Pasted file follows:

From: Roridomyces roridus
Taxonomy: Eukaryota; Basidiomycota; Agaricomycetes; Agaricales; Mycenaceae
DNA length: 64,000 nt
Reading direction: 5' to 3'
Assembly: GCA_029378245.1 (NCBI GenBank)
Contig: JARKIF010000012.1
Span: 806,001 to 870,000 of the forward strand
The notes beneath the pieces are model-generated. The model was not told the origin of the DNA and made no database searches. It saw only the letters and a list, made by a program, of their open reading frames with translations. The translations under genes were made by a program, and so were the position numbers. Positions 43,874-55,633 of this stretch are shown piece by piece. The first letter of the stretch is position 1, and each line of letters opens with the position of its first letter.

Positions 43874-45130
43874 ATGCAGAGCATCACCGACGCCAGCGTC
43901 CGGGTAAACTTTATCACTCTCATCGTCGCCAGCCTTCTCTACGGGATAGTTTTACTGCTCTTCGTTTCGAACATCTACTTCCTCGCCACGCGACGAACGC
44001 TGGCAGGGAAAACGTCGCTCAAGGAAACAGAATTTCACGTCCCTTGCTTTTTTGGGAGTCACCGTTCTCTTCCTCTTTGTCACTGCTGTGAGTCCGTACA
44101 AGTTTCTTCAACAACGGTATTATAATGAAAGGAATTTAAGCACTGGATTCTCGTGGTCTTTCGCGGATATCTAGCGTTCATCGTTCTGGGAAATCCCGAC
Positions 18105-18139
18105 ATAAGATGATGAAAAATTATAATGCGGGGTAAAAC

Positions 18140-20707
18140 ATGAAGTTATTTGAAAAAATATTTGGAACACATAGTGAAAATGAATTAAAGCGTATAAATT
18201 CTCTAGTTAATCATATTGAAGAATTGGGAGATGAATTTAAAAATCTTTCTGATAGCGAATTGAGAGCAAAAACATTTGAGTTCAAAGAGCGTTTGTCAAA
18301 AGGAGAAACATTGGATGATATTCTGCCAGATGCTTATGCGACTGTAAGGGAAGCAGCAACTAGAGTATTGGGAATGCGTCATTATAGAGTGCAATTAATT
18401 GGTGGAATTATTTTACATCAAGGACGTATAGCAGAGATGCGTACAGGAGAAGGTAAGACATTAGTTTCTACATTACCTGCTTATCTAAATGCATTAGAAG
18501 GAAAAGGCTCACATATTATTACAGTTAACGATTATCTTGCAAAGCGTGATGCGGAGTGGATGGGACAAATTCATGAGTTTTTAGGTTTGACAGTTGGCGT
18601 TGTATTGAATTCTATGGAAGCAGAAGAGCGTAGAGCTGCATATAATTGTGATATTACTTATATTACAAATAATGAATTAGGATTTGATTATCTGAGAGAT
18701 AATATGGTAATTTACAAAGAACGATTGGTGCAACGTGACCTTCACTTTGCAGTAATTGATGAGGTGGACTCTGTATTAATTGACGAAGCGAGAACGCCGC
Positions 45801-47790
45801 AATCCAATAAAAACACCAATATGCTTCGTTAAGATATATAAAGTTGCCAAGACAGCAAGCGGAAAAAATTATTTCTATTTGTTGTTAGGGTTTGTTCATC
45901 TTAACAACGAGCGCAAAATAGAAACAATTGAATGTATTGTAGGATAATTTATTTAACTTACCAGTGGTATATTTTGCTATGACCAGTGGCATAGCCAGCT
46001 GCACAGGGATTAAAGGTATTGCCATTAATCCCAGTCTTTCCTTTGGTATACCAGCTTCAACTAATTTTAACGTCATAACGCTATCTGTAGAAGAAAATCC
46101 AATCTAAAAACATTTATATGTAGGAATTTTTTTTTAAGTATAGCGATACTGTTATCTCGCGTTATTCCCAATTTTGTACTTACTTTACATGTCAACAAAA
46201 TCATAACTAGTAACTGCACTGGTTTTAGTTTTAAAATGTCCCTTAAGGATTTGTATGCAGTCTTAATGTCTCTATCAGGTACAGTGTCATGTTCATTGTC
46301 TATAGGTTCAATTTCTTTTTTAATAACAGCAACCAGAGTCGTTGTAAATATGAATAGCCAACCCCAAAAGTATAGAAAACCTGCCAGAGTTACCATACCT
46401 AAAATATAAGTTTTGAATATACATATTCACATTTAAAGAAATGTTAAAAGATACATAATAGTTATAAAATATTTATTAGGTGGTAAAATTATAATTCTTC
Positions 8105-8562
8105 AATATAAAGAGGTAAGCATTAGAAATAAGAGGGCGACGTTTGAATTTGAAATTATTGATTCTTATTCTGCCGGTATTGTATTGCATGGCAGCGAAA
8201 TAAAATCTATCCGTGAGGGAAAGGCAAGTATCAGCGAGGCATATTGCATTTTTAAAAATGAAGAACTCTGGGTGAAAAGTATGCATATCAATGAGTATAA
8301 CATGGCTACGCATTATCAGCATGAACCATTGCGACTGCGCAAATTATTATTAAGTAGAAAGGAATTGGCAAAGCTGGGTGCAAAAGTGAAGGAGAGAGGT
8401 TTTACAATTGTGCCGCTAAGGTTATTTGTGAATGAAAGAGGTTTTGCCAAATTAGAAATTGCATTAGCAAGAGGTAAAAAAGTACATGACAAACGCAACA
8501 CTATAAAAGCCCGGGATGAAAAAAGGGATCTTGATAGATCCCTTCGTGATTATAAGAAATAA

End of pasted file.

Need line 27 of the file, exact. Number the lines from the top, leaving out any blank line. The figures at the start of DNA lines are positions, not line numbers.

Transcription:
46001 GCACAGGGATTAAAGGTATTGCCATTAATCCCAGTCTTTCCTTTGGTATACCAGCTTCAACTAATTTTAACGTCATAACGCTATCTGTAGAAGAAAATCC